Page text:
# How do you find the largest open interval where the function is decreasing f(x)=sqrt(4-x)?

Feb 8, 2017

$\left(- \infty , 4\right)$.

#### Explanation:

Find the derivative using the chain rule. Let $y = \sqrt{u}$ and $u = 4 - x$. Then $\frac{\mathrm{du}}{\mathrm{dx}} = - 1$ and $\frac{\mathrm{dy}}{\mathrm{du}} = \frac{1}{2 \sqrt{u}}$

$\frac{\mathrm{dy}}{\mathrm{dx}} = - 1 \cdot \frac{1}{2 \sqrt{u}}$

$\frac{\mathrm{dy}}{\mathrm{dx}} = - \frac{1}{2 \sqrt{4 - x}}$

The trick now is to find critical numbers. These will occur when the derivative equals $0$ or is undefined. The derivative has a horizontal asymptote at $y = 0$, so there will be no point on the derivative where it equals $0$. It is undefined however at $x = 4$.

Now let's test to see which side is increasing and which side is decreasing, and accordingly, whether $x = 4$ is an absolute maximum or an absolute minimum.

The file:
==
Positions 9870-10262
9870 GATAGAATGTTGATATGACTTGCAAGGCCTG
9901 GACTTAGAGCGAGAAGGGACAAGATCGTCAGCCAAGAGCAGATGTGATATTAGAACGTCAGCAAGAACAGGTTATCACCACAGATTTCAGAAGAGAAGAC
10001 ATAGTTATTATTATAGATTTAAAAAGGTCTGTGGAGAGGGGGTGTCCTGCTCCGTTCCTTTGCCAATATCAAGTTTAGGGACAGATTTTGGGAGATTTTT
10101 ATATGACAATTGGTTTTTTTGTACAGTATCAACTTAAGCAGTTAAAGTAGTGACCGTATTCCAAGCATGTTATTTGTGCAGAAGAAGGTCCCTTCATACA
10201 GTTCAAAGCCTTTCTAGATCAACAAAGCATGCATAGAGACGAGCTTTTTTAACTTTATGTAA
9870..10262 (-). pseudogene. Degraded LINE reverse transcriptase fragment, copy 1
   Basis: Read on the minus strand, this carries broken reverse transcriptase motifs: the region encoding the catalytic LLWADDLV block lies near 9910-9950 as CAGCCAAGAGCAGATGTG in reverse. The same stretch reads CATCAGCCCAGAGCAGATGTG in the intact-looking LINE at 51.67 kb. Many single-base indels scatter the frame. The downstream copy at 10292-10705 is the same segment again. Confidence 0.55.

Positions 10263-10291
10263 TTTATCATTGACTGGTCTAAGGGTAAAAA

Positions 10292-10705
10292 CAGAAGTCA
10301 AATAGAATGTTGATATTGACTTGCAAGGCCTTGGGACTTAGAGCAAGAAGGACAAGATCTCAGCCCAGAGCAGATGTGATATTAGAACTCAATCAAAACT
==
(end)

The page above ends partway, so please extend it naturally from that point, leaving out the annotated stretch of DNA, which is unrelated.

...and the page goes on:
Test Point: $x = 3$

$\frac{\mathrm{dy}}{\mathrm{dx}} = - \frac{1}{2 \sqrt{4 - 3}} = - \frac{1}{2 \left(1\right)} = - \frac{1}{2}$

This means that in the interval $\left(- \infty , 4\right)$,the function is decreasing and that at $x = 4$, there is an absolute minimum. This is also an endpoint, as the function has domain {x| x ≤ 4, x in RR}.

Therefore, the largest open interval $f \left(x\right)$ is decreasing on is $\left(- \infty , 4\right)$.

Hopefully this helps!